Facebook also shows you when your audience is active online, so you’ll want to find a time period when you audience is most active. To find these insights, click the “Posts” tab.

You Facebook insights will provide you even more information such as your audience’s gender and location. To see this information, go to the “People” tab in your Facebook insights.

Knowing who your audience is, when they are active, and what they find interesting will help you craft an ad that is attractive and successful.

Your audience’s location is critical as a local small business since you have a limited service area. Be careful not to run ads on a national level, even if you have followers who are located out of state. (Of course, this doesn’t apply to people who run Skype consults.)

Crafting your Facebook ad

As a local business, you’ll want to include your location (city and state) within the text of your ad as well. Multiple states can have cities with the exact same name. This can make it very confusing when someone is trying to find out more about you, or determine if your ad or offer is relevant to them.

Additionally, people like to see imagery that reflects who they are. Group your audience by genders, ages, types of dogs, etc., and run different ads for each group. The more targeted and specific your ad is, the more that person will be likely to think, “Hey, that’s me!” Running an ad targeted towards everyone won’t appeal to anyone, so make some effort to segment your audience into a couple different targeted groups and create an ad for each of those categories.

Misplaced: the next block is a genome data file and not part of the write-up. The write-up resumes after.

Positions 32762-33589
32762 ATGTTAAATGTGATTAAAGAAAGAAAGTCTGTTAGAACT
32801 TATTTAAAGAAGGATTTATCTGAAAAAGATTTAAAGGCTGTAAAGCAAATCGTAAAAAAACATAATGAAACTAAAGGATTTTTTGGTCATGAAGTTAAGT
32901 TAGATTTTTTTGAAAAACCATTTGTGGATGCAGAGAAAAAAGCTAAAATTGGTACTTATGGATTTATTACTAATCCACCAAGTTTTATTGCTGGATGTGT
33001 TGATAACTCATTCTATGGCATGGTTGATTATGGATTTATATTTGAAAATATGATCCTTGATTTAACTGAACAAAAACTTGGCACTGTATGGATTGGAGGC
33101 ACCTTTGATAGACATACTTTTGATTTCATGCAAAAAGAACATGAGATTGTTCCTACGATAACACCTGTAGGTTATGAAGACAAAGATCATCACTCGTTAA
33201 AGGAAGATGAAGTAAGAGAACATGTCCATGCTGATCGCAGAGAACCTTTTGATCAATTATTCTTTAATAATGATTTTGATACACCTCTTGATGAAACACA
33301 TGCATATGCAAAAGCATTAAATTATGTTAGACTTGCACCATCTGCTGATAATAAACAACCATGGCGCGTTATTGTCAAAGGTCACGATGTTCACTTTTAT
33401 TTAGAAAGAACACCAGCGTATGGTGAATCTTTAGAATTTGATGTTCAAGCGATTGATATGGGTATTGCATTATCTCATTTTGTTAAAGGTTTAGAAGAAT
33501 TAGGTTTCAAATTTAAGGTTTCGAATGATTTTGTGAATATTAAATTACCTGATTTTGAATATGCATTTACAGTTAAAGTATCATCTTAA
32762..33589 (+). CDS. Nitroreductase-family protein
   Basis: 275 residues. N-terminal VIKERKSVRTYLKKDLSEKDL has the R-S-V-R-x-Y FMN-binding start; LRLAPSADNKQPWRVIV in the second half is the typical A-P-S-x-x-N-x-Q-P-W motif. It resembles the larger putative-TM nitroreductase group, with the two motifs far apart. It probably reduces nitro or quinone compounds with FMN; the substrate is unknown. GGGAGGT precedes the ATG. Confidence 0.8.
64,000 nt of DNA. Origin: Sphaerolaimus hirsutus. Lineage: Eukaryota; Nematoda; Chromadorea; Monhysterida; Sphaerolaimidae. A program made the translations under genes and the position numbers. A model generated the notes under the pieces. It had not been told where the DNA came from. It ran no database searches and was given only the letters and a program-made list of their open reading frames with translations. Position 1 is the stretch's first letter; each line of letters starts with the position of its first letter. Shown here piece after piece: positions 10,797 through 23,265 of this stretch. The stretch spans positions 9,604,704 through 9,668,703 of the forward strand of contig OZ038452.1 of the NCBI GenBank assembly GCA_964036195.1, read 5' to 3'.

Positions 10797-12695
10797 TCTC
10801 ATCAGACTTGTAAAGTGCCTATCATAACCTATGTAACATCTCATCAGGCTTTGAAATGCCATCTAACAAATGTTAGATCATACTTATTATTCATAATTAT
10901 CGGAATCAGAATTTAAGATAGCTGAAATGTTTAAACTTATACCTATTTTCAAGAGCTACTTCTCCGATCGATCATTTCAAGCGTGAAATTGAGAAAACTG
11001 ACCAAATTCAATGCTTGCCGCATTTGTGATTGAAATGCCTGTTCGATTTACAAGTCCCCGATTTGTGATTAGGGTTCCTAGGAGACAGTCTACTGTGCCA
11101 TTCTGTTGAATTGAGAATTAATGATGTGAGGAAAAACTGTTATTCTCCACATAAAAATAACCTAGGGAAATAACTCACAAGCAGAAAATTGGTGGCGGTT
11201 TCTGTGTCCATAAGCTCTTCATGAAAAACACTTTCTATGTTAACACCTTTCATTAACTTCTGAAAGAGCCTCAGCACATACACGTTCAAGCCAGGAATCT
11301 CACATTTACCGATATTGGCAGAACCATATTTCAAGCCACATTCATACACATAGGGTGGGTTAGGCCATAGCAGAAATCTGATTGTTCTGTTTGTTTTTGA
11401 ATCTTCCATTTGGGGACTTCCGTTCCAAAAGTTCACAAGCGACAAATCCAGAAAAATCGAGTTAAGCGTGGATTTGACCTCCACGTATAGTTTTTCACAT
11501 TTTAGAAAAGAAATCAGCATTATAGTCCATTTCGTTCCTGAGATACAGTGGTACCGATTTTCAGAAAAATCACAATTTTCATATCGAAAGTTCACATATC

A Facebook ad example

I recently ran a seven-day ad promoting an eBook to grow my email subscriber list. This free eBook I created, “10 Common Mistakes New Dog Trainers Make With Their Businesses”, speaks to my main audience. I created an image for the ad, had a page that was ready to collect emails exclusively for this offer, and segmented my audience by interests.

After seven days and a total cost of $33.26, I generated 54 new email subscribers that I can now email on a consistent basis to build a relationship with them. I can be confident that these 54 new email subscribers are potential customers rather than casual viewers because of their interests and the fact that they were interested in my specific eBook offer.

This simple strategy can help you get virtual “people in the door” to start the conversation and build awareness of your animal consulting business.


Ines McNeil, B.S. Biology, CPDT-KA is the founder of The Modern Dog Trainer blog, The Crossover Trainer blog, and her own local dog training business, All Positive Dog Training LLC in New York. She is a certified professional dog trainer (CPDT-KA) and also has a background in digital marketing strategy. She is able to mix her expertise in each field to provide the most relevant and actionable tips for dog trainers and their businesses. She has been studying and working with dogs for over 10 years and enjoys helping people regain tranquility in their lives with modern dog training techniques. Now, she helps modern dog trainers establish successful businesses so that they in-turn can help more dog owners and dogs live happy, enriched lives together.